Modular-building boosters, including traditional owners, developers, contractors and designers, maintain that off-site construction is faster, safer, leaner, greener, better quality and potentially less costly than site construction. But there is a big hitch, they caution: Building teams are not likely to reach modular delivery's pot of gold unless they plan and execute the off-site strategy properly. And that is no simple proposition.
"Everyone thinks it's a silver bullet," says Jeffrey M. Brown, the developer and general contractor for the Stack, a mostly factory-built seven-story residential building in Upper Manhattan that opened in May. "It really isn't unless you put the right ingredients in the bowl."
Few know that better than developer Forest City Ratner Cos. (FCRC) and its team building the world's future tallest modular tower: the 32-story B2 BKLYN residential building in Brooklyn, N.Y. Stalled at 10 stories, the B2 project at the $4.9-billion Pacific Park Brooklyn site, until recently called Atlantic Yards, is a glaring example of modular gone sour. The B2 project, designed by SHoP Architects, was going to take factory-built modular to the next level through the use of sophisticated digital tools to design, fabricate and manage assembly of the 930 modules.
Instead of a poster child for improved high-rise modular, B2 has become the poster child for modular run amok. Unable to solve their differences privately over delays and cost overruns, FCRC and Skanska USA Building Inc.—B2's construction manager and FCRC's partner in a new modular plant, called FC+Skanska Modular—are battling it out in court.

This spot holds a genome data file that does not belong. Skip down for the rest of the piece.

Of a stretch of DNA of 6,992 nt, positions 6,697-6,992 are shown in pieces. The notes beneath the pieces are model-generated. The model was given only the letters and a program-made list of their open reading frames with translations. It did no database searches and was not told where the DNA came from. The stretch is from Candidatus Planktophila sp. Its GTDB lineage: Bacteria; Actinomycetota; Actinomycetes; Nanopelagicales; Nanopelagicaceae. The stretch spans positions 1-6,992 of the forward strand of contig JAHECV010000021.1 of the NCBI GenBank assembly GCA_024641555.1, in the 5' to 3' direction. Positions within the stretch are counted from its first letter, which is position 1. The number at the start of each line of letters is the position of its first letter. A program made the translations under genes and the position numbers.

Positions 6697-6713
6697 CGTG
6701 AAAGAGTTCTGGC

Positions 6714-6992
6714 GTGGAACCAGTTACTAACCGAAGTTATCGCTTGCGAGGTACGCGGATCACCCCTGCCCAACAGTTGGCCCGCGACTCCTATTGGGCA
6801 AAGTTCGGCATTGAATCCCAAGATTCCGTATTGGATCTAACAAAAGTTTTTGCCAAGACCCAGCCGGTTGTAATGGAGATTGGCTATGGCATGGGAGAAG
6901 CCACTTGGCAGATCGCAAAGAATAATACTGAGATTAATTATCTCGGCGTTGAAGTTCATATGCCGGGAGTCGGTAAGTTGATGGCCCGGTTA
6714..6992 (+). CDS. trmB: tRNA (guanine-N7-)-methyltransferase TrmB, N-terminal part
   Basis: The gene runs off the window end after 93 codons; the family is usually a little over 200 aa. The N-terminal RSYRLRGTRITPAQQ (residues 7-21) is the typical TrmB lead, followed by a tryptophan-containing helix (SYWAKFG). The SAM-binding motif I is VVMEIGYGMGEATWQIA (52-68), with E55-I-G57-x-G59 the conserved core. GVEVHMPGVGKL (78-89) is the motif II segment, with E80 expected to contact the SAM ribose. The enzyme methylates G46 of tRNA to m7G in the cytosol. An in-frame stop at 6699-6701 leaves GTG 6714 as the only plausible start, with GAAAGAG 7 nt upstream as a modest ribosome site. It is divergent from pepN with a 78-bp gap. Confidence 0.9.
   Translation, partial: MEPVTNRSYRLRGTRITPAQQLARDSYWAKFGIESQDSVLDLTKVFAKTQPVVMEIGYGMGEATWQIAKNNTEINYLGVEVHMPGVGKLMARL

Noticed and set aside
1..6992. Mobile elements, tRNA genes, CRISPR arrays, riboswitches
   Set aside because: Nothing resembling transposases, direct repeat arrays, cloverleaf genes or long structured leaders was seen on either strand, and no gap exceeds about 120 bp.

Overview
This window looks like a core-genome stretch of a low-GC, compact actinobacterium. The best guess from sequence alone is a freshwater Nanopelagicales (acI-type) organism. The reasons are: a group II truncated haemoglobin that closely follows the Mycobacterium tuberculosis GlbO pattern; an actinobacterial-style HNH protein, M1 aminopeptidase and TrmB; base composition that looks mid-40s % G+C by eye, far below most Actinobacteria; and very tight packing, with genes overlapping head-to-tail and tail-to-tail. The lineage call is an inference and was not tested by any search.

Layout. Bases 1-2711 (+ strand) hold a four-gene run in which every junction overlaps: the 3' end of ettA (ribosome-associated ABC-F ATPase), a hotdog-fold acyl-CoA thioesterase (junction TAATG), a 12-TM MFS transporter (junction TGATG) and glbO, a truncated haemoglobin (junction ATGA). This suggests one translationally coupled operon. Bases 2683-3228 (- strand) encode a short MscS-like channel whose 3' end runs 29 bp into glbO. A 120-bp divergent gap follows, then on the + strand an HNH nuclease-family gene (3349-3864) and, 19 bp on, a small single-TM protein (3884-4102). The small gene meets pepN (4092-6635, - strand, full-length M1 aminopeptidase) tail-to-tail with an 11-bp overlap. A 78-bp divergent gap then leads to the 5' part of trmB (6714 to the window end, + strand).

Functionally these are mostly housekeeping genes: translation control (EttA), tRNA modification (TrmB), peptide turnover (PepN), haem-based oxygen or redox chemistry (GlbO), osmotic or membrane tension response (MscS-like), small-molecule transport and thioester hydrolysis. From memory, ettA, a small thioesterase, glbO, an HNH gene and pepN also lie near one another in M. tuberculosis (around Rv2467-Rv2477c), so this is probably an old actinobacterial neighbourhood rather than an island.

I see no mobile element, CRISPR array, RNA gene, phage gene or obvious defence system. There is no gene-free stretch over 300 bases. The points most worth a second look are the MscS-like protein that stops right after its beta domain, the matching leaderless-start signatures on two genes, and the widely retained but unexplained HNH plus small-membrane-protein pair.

Despite the situation, both Skanska and FCRC say they are committed to factory-built modular. "We believe in modular as the future of the industry," says Richard A. Kennedy, Skanska's co-chief operating officer.
In a Sept. 4 letter to Kennedy, FCRC President and CEO MaryAnne Gilmartin says, "We remain resolute in modular technology's potential and promise."
Modular-building veterans are rattled by the B2 feud. "I'm angry because it gave this industry a black eye," says Tom O'Hara, vice president for business development at Capsys Corp. The factory builder is supplying modules for a 65-unit residential building in the Bronx, N.Y., called 3361 Third Avenue.
Modular is of interest to traditional builders because, in part, it has been identified as a means for improving building production. Collaborative delivery and advances in digital tools for design, coordination, clash detection, project management and fabrication support the movement, as do advances in lifting equipment.
"This is not a new process, but there is newfound interest of late," says Tom Hardiman, executive director of the Modular Building Institute (MBI).
Until 2009, the 31-year-old MBI had no traditional contractor members. Now, there are a dozen, including Gilbane Building Co., Mortenson Construction and PCL, but not Skanska or FCRC.